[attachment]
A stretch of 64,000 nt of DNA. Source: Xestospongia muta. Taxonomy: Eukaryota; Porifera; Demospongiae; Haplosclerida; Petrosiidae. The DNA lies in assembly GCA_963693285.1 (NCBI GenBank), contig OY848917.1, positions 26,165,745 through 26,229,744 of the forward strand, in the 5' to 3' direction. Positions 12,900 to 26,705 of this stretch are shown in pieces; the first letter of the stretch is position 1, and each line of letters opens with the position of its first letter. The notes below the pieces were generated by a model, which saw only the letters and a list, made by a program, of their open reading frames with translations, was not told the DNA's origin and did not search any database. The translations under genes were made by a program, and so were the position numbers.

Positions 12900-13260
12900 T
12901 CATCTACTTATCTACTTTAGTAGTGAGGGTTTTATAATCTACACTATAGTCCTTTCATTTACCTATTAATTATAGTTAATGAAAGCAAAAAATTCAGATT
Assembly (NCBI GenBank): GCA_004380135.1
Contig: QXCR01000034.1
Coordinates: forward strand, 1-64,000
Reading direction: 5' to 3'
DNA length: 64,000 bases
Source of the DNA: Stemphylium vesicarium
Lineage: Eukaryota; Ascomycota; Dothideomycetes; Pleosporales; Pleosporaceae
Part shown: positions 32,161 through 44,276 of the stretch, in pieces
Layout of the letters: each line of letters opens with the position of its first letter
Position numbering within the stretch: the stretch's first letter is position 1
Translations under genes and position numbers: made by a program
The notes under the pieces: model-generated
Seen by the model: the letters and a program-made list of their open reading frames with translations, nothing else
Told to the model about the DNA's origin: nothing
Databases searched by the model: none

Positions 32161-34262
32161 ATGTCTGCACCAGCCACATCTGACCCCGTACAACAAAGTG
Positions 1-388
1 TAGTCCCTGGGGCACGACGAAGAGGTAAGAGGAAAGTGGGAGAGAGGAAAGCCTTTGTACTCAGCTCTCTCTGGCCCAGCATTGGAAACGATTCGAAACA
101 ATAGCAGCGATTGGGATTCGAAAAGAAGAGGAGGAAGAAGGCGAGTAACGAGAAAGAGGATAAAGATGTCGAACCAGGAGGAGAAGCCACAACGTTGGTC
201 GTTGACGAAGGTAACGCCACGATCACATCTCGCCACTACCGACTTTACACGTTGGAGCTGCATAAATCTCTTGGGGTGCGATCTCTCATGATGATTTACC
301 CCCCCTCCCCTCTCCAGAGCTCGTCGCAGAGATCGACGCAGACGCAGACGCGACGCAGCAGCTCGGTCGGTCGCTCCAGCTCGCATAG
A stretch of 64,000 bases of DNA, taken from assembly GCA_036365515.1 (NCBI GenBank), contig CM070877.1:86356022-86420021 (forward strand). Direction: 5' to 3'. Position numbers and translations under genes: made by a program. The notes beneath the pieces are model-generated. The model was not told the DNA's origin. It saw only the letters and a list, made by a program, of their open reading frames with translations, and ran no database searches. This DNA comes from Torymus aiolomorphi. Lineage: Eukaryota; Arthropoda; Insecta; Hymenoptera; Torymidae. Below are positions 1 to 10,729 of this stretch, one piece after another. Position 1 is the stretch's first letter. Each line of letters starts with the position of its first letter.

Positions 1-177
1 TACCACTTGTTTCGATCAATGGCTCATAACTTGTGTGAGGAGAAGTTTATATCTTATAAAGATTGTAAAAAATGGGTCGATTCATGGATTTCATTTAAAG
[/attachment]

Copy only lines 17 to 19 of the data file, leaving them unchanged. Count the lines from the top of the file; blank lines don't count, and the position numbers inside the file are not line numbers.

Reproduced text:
Seen by the model: the letters and a program-made list of their open reading frames with translations, nothing else
Told to the model about the DNA's origin: nothing
Databases searched by the model: none